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Transcript
1. Cerebral Cortex
- six-layered neocortex in all areas except hippocampus and olfactory areas near uncus
Cell types
Pyramidal cells- numerous; large, cone-shaped, apex toward cortical surface with long apical
dendrite; basal dendrites from base of pyramid and extends horizontally in cortex; principal
output neurons of cortex; axon towards white matter
Nonpyramidal cells- small, multipolar, short axons; also called stellate cells; principal
interneurons of cortex (some with GABAergic inhibitory output)
Layering
Molecular (Plexiform) Layer – Layer 1; few neurons, synaptic interactions occur here (certain
incoming fibers end on apical dendrites)
- Beneath plexiform layer are four alternating layers with different proportions of cell types:
- Layers 3 and 5 are pyramidal; pyramidal cells in layer 3 send axons to other cortical areas;
those in layer 5 send axons to striatum and spinal cord
- Layer 4 is nonpyramidal; incoming fibers from thalamic relay end in layer 4
- Layer 2 is a mix of nonpyramidal and small pyramidal cells
- Layer 6 is a mix of pyramidal cells and some spindle-shaped modified pyramidal cells; send
axons to thalamus
- Areas processing incoming info are thin, have lots of small nonpyramidal and pyramidal cells,
and few big pyramidal cells; this is granular cortex (primary sensory areas)
- Motor cortex is thick and has lots of big pyramidal cells overwhelming the small cells
(agranular cortex)
2. Columnar organization
- apical and basal dendrites of pyramidal cells are a reflection of two perpendicular directions of
cortical organization
- columns run perpendicular to cortical surface
- columns in visual cortex, somatosensory cortex, prefrontal cortex
- Cortical areas project to other areas in same hemisphere (ipsilateral); to neighboring areas via
short U-fibers that dip under one or two sulci; to faraway areas through longer association
bundles (arcuate fasciculus is one that arcs above insula and interconnects anterior and
posterior parts of a hemisphere including Broca’s and Wernicke’s area)
3. – Corpus callosum is the largest commissure in the CNS; it interconnects most areas of each
hemisphere’s cortex with mirror-image and other sites in the contralateral hemisphere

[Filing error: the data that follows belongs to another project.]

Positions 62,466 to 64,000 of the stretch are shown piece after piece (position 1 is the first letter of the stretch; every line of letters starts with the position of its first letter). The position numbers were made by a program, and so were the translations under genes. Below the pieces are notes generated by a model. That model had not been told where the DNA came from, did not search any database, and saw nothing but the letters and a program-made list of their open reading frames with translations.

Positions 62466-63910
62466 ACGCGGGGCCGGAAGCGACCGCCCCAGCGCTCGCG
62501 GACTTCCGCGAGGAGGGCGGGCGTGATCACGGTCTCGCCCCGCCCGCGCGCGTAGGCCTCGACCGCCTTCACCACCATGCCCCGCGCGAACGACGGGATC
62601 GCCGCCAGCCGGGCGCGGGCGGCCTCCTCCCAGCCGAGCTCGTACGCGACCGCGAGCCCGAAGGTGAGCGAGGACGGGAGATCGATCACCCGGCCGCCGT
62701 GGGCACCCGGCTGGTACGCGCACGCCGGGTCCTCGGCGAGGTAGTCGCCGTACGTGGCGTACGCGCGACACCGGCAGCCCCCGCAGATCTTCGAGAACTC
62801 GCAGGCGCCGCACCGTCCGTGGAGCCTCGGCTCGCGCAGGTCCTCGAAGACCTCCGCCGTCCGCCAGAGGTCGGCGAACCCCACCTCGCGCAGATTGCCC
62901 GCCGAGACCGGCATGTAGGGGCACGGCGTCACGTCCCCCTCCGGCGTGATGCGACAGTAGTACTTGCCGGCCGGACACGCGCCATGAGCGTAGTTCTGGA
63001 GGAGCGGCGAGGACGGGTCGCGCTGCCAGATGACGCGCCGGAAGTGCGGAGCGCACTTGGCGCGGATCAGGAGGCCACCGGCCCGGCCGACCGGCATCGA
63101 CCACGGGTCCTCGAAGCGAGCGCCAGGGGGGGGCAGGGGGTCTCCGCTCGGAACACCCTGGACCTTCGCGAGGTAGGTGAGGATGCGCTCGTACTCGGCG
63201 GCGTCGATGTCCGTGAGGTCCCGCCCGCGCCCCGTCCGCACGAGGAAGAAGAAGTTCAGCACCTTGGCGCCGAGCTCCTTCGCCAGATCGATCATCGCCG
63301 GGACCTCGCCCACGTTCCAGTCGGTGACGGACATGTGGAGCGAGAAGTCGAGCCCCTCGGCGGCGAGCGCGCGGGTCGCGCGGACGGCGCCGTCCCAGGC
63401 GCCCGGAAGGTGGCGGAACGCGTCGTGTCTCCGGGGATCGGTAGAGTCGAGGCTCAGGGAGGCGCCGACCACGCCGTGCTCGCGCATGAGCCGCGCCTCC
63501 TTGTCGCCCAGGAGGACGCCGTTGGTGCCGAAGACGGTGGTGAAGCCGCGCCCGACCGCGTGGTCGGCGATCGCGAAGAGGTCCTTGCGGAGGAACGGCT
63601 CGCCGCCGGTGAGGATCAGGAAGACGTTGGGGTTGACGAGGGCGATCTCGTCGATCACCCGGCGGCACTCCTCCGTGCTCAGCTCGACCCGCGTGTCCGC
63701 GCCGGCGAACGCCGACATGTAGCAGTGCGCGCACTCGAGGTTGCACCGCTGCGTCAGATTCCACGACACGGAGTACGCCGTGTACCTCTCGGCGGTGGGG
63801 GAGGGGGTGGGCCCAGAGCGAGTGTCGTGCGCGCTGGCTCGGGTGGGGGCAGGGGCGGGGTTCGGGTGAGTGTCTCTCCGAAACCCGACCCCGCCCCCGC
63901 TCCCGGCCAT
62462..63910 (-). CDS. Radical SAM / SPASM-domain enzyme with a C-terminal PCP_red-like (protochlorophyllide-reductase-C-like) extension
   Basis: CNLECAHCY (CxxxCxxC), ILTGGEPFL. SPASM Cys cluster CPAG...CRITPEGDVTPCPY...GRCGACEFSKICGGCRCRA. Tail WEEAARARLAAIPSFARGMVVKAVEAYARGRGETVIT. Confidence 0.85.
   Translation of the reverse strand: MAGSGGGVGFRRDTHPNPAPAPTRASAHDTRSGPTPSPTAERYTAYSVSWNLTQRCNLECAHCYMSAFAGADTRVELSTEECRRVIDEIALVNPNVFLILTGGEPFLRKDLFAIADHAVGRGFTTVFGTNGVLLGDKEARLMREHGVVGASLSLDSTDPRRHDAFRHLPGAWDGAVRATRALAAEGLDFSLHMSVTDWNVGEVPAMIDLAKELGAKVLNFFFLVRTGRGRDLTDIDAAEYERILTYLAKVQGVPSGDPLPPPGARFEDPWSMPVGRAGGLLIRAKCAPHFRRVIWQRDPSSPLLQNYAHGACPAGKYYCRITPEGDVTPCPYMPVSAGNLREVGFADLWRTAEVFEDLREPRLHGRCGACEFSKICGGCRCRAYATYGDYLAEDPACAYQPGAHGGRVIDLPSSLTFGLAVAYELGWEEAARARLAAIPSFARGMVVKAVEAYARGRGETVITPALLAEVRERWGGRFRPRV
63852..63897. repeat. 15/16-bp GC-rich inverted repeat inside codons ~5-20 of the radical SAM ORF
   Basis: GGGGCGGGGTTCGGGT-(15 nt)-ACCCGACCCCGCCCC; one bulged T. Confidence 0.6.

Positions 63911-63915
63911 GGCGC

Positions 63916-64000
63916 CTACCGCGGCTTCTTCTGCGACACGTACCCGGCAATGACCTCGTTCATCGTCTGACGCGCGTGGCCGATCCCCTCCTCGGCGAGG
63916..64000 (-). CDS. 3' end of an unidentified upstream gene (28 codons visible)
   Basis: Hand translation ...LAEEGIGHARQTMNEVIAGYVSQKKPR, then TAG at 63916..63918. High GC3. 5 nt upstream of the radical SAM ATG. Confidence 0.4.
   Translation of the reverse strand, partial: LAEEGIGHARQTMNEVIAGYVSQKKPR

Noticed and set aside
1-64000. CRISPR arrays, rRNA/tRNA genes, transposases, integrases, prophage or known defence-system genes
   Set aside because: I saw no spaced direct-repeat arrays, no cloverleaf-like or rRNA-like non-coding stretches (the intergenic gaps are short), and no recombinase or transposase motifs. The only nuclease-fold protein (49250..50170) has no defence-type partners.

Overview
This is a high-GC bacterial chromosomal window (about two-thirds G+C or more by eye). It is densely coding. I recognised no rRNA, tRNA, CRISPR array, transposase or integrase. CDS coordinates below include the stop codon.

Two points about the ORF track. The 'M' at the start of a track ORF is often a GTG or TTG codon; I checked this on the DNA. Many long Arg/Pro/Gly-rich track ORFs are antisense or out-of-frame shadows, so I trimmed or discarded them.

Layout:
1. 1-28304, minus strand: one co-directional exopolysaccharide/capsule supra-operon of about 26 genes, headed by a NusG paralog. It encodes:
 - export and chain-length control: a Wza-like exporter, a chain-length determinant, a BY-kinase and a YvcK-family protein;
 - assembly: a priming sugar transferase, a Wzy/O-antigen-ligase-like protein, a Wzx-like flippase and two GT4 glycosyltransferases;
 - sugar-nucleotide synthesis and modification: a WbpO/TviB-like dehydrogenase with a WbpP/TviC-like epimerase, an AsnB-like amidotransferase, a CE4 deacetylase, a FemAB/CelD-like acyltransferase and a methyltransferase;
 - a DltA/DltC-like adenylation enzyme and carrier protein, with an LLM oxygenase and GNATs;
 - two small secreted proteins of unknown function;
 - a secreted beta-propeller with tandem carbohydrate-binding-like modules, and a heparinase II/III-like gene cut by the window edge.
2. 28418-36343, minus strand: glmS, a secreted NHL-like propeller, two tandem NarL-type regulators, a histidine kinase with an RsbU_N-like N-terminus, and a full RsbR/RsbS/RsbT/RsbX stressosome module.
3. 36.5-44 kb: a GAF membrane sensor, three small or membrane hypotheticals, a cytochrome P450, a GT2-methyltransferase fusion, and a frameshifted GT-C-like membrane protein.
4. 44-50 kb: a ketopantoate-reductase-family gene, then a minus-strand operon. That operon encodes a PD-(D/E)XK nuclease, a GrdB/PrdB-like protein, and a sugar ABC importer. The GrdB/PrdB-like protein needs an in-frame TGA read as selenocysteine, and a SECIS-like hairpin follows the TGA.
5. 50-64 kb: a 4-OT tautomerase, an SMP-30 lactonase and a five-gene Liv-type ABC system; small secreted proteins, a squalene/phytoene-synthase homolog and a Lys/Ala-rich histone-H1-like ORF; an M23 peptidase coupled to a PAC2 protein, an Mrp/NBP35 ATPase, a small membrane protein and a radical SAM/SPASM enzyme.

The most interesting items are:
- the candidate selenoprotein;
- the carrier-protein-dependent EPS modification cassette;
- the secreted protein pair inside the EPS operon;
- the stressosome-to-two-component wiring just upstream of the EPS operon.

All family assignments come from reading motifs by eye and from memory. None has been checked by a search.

- the temporal lobe sends many of its interconnecting fibers through the anterior commissure
(contains a few crossing olfactory fibers)
Cortical Maps
- Each elemental function, like somatic sensation, vision or voluntary movement, has a primary
cortical area associated with it
- Each function also has a nearby association area that works on more complicated aspects of the
same function; these unimodal association areas have higher THs, larger/bilateral receptive
fields, and more complex properties
- destruction of primary somatosensory cortex causes a somatosensory deficit, but not a total
loss; this is true because there is parallel processing occurring (thalamic info goes to both
primary and association areas, which can function by themselves)
- there are also more complex (multimodal) association areas that receive multiple types of info,
and cortical areas involved in limbic function
4. Primary areas
- Primary somatosensory cortex occupies postcentral gyrus and is made up of 3 strips (3 1 2
from anterior to posterior)
- Primary auditory cortex is hidden in lateral sulcus, in transverse temporal gyri on top of
the temporal lobe
- Primary visual cortex is in the walls of the calcarine sulcus
- Primary motor cortex (large corticospinal neurons) occupies precentral gyrus
5. Unimodal (simple) association areas
- Primary visual cortex surrounded by two concentric belts of visual association cortex filling
up rest of occipital lobe (additional visual areas exist in temporal lobe)
- Auditory association cortex is lateral to primary auditory cortex and occupies most of
superior temporal gyrus
- Somatosensory association cortex is in superior parietal lobule and its continuation onto
medial surface of parietal lobe; 2nd mapping of body surface in parietal lobe, looking like a
distorted mirror image of the one in primary somatosensory cortex (head at bottom of
postcentral gyrus, body onto insula – second somatosensory area)
- Premotor cortex is a anterior to primary motor cortex; association area for motor system;
part of Premotor cortex anterior to where head is represented contains frontal eye field,
responsible for triggering voluntary rapid eye movements (saccades) to contralateral side;
motor association cortex has supplementary motor area on medial side of hemisphere
6. Complex (multimodal) association areas
1. Parietal-occipital-temporal junction receives and integrates multiple kinds of information; it
is made up of angular and supramarginal gyri
2. Large area of frontal lobe in front of motor and premotor cortex, on both the lateral and
medial surfaces of the hemisphere; this is called prefrontal cortex
- Language functions contained within these multimodal association areas
- Broca’s area occupies the opercular and triangular parts of the left inferior frontal gyrus;
damage here causes problems producing language
- Wernicke’s area is the posterior part of the left auditory association cortex; damage here
causes problems comprehending language
7. Limbic areas
- The cingulate and parahippocampal gyri, the orbital cortex and insula, and the anterior end
of the temporal lobe associated with hippocampus and amygdala  limbic cortex